The SSTRAN AMT3000 – A Part 15 AM Transmitter

In the last post you saw my first steps towards putting a low power unlicensed (yet legal) AM broadcast station on the air from my house in Oakland, California.  I spent several months putting the programming together using a piece of free radio automation software called Zara Radio. Adding songs is not quite as easy a process as ripping songs into your iTunes.  As well as ripping the songs from CD, I have to trim any excess silence from the beginning of the song and then mark the exact segue point, so that the software knows at which point to start the next song.  It takes a little while to do this, and I have now done it for 1650 individual songs, as well as producing sweepers, promos and other little doo-das that all go to make a radio station sound like, well, a radio station. The software also automatically plays a newscast (grabbed from an internet feed) at the top of each hour after playing a news intro. It all sounds pretty nifty and I’m quite happy with the way it has worked out. So with the programming worked out, the next step was to build and install a transmitter. I had originally decided to use the Hamilton Rangemaster, but that was going to set me back the best part of a grand for the transmitter and cabling alone, not to mention the cost of outboard audio processing.  The AMT-3000 Part 15 AM transmitter is made by SSTRAN, has onboard limiting and compression and comes as a kit for around $100.  On checking reviews and write-ups, it seemed to be a high quality kit with a stable well-modulated signal and decent onbaord audio processing. The relatively high cost of the Rangemaster had dissuaded me from continuing with my low power broadcasting aspirations,  but the thought of getting on the air for $100 meant that the financial barrier to going through with this had just been removed. $200 is a little closer to the mark actually, as I would also have to fabricate a vertical antenna with loading coil and buy the cable to connect the outdoor transmitter to the studio, but this was within the realm of justifiability for me.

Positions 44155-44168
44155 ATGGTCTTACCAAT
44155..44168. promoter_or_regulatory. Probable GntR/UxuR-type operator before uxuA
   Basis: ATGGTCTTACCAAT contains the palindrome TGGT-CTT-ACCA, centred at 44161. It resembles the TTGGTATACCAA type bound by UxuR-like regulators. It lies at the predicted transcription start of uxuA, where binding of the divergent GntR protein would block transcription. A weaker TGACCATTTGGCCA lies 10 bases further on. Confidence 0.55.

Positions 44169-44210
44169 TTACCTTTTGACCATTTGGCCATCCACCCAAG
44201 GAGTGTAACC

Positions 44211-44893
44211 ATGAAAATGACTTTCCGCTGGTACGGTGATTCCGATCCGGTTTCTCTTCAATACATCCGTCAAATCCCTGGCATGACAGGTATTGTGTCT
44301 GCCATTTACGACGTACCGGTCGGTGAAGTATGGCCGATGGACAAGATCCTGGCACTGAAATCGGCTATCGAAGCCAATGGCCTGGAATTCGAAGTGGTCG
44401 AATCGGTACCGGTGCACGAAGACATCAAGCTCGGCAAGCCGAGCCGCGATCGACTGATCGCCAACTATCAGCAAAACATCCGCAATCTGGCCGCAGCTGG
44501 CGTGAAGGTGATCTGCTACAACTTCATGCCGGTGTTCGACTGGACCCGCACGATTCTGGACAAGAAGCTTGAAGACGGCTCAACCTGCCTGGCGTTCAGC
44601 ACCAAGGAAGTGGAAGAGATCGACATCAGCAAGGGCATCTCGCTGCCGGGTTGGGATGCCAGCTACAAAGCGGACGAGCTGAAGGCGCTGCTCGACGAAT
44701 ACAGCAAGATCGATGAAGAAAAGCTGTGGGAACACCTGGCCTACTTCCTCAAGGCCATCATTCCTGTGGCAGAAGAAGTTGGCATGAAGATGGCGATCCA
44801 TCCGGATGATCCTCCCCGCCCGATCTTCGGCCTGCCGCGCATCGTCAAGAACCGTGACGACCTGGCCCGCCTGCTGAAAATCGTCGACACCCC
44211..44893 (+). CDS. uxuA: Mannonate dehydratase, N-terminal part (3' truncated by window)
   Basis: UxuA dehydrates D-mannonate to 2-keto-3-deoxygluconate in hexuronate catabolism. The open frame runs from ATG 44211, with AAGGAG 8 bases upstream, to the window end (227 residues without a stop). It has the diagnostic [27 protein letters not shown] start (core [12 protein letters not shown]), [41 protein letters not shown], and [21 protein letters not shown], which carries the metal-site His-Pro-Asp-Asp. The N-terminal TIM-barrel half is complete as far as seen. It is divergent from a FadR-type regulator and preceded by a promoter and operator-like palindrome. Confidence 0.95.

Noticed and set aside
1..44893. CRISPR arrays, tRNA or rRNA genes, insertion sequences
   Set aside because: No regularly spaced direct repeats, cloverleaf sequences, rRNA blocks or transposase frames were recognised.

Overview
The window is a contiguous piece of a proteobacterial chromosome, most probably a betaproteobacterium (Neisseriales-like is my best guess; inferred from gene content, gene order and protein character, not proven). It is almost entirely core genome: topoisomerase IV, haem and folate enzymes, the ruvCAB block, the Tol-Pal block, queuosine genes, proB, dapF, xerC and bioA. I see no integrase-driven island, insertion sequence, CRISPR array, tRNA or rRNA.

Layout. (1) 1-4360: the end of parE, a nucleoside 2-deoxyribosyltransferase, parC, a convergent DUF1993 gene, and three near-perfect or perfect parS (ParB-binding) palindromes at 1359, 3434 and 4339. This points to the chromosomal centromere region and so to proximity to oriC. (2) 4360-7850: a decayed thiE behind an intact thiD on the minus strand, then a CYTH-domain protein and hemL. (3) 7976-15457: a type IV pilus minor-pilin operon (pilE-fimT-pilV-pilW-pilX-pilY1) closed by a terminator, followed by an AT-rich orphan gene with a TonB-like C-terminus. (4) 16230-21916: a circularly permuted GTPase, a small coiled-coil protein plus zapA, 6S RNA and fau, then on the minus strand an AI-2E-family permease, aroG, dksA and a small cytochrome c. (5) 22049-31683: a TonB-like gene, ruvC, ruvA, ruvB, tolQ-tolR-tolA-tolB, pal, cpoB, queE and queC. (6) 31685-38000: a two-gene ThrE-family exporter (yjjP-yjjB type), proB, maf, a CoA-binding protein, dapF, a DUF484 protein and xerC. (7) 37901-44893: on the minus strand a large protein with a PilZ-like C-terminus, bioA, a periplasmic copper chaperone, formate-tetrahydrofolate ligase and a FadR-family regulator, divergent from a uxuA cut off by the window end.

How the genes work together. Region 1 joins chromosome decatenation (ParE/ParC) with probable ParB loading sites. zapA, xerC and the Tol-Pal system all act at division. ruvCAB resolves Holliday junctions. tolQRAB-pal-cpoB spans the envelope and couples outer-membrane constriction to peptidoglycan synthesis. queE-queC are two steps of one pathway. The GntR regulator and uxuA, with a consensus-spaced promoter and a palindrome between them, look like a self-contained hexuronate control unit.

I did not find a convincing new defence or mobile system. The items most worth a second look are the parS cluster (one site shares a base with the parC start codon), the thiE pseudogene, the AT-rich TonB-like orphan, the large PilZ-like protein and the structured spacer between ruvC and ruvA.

So this is what the SSTRAN AMT-3000 looked like when it arrived at my house. Exciting eh?


This kit arrives in a box. Who would have thought it?


On opening the box the first thing you see after the packing slip, is a clear and detailed instruction manual sitting on top of a well-packed kit. First impressions are very good.  At this point I definitely want a second date:


The instruction manual is detailed and clear.


When you open up the box, you see all the parts, including a wall-wart transformer, all knobs and connectors,  a high quality silk screened PC board and a plastic case with printed front and rear panels. You even get antenna and ground wires that are sufficient if you’re just intending to broadcast to the radios in your house (50-200 foot range):


This is what you get inside the box.


If you look closely at the above picture, you’ll see that instead of a front and rear panel, I have 2 rear panels.  An e-mail to SSTRAN solved the problem and a front panel arrived in my mailbox a few days later. It didn’t delay my building the kit as I could still complete the board, place it in the case if needed, and use the transmitter.

Although a pretty straightforward kit, this is not a project for the absolute beginner. The parts density is fairly low, but some of the individual parts have leads that are quite close together. If you have some experience soldering parts onto circuit boards you should be OK with this kit though. There is one SMT device which came pre-soldered to the board in the version that I bought.  There is also a version of the kit for $3 less that doesn’t have the SMT chip pre-soldered, but this wasn’t available at the time of ordering so I took a deep breath and decided to pony up the extra $3 (I’m a cheapskate and happen to like soldering SMT devices).